Nov 152012
 

By Paul Krugman (NY Times) It’s important to understand the roots of this stuff. It began as a deliberate appeal to racism, with explicit condemnation of Those People as welfare moochers. Then it became more coded; Rick Perlstein posts the original, famous Lee Atwater interview containing the memorable passage,

You start out in 1954 by saying, “Nigger, nigger, nigger.” By 1968 you can’t say “nigger”—that hurts you, backfires. So you say stuff like, uh, forced busing, states’ rights, and all that stuff, and you’re getting so abstract. Now, you’re talking about cutting taxes, and all these things you’re talking about are totally economic things and a byproduct of them is, blacks get hurt worse than whites.… “We want to cut this,” is much more abstract than even the busing thing, uh, and a hell of a lot more abstract than “Nigger, nigger.”

What Mitt Romney is now complaining about is the horrifying reality that many people who aren’t black see themselves as victims of those “economic things” — and as a result anti-government rhetoric is turning into a way to lose elections rather than win them.

via The Moocher Majority – NYTimes.com.

 November 15, 2012  Posted by at 11:43 am Comments Off
Apr 202012
 

By Steve Fraser and Joshua B. Freeman (AlterNet) Prisoners, whose ranks increasingly consist of those for whom the legitimate economy has found no use, now make up a virtual brigade within the reserve army of the unemployed whose ranks have ballooned along with the U.S. incarceration rate.  The Corrections Corporation of America and G4S formerly Wackenhut, two prison privatizers, sell inmate labor at subminimum wages to Fortune 500 corporations like Chevron, Bank of America, AT&T, and IBM.

These companies can, in most states, lease factories in prisons or prisoners to work on the outside.  All told, nearly a million prisoners are now making office furniture, working in call centers, fabricating body armor, taking hotel reservations, working in slaughterhouses, or manufacturing textiles, shoes, and clothing, while getting paid somewhere between 93 cents and $4.73 per day.

via Getting Paid 93 Cents a Day in America? Corporations Bring Back the 19th Century | Civil Liberties | AlterNet.

 April 20, 2012  Posted by at 1:13 pm Comments Off
Apr 122012
 

By Rania Khalek (Salon) As the shooting death of Trayvon Martin and the failure of authorities to arrest his killer, George Zimmerman, continues to grab headlines, many conservatives and gun rights advocates insist that race has nothing to do with it. Some have also rallied to the defense of Florida’s “stand your ground” law, the self-defense legislation under which Zimmerman was able to avoid arrest. Yet not all stand your ground claims are so successful. Not too far from Sanford, Fla., a black man named John McNeil is serving a life sentence for shooting Brian Epp, a white man who trespassed and attacked him at his home in Georgia, another stand your ground state.

The McNeils weren’t the only ones who felt threatened by Epp. David Samson and Libby Jones, a white couple who hired Epp to build their home in 2004, testified that they carried a gun as a “precaution” around Epp because of his threatening behavior. According to Jones, Epp nearly hit her when she expressed dissatisfaction with his work at a weekly meeting. The couple even had a lawyer write a letter warning Epp to stay away from their property. Samson testified that after they fired him, Epp would park his car across the street and watch their house, saying “it got to the point where my wife and I were in total fear of this man.”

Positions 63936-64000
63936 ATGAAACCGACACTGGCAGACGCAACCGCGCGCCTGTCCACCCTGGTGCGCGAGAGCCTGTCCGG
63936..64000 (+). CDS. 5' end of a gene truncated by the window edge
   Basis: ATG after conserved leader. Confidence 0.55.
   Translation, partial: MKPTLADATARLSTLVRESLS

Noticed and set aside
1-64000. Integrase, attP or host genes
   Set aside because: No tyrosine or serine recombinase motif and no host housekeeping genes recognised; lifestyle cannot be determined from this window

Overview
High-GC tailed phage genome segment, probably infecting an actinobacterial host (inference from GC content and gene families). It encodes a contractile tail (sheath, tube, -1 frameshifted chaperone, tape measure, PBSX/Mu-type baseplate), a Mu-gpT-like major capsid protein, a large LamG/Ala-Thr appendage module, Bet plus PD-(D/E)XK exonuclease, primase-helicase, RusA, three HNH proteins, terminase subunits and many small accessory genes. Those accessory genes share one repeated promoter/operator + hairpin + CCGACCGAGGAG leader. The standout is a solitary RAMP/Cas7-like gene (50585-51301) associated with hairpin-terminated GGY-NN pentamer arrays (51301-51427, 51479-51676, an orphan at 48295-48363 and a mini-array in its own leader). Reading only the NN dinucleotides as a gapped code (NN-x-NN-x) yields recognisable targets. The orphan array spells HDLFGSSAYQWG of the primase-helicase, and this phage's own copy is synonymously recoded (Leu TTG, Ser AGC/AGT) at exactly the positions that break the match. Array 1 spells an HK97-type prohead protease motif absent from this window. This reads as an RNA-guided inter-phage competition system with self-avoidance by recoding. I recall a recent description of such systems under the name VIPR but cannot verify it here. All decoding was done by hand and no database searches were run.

After a neighbor across the street who witnessed the encounter corroborated McNeil’s account, police determined that it was a case of self-defense and did not charge him in the death. Nevertheless, almost a year later Cobb County District Attorney Patrick Head decided to prosecute McNeil for murder. In 2006, he was convicted and sentenced to life in prison.

via When “stand your ground” fails – Salon.com.

 April 12, 2012  Posted by at 7:24 am Comments Off
Mar 022012
 

By Sharon Kyle (LA Progressive)  I have this gnawing sense that with the exception of official national holidays, the only time our nation honors people with a special day or month is when they are members of an exploited group. I’m sure I’ll get some feedback on this and I welcome it. But Secretaries’ Day comes to mind.

via Black History Month, Who Needs It? | LA Progressive.

 March 2, 2012  Posted by at 8:49 am Comments Off
Feb 182012
 

By Monica Alonzo (New Times) Pinal County Sheriff Paul Babeu — who became the face of Arizona border security nationally after he started stridently opposing illegal immigration — threatened his Mexican ex-lover with deportation when the man refused to promise never to disclose their years-long relationship, the former boyfriend and his lawyer tell New Times.

The latest of the alleged threats were made through Babeu’s personal attorney, who’s also running the sheriff’s campaign for Congress in District 4, the ex-lover says.

He says lawyer Chris DeRose demanded he sign an agreement that he would never breathe a word about the affair. But Jose (New Times is withholding his last name because Babeu and his attorney have challenged his legal status) refused.

The 34-year-old from central Mexico charges that the sheriff’s lawyer warned against mentioning the affair with Babeu. DeRose said gossip about Babeu would focus attention on Jose, attention that could result in his deportation, Jose says.

via Paul Babeu’s Mexican Ex-Lover Says Sheriff’s Attorney Threatened Him With Deportation – Page 1 – News – Phoenix – Phoenix New Times.

 February 18, 2012  Posted by at 9:50 am Comments Off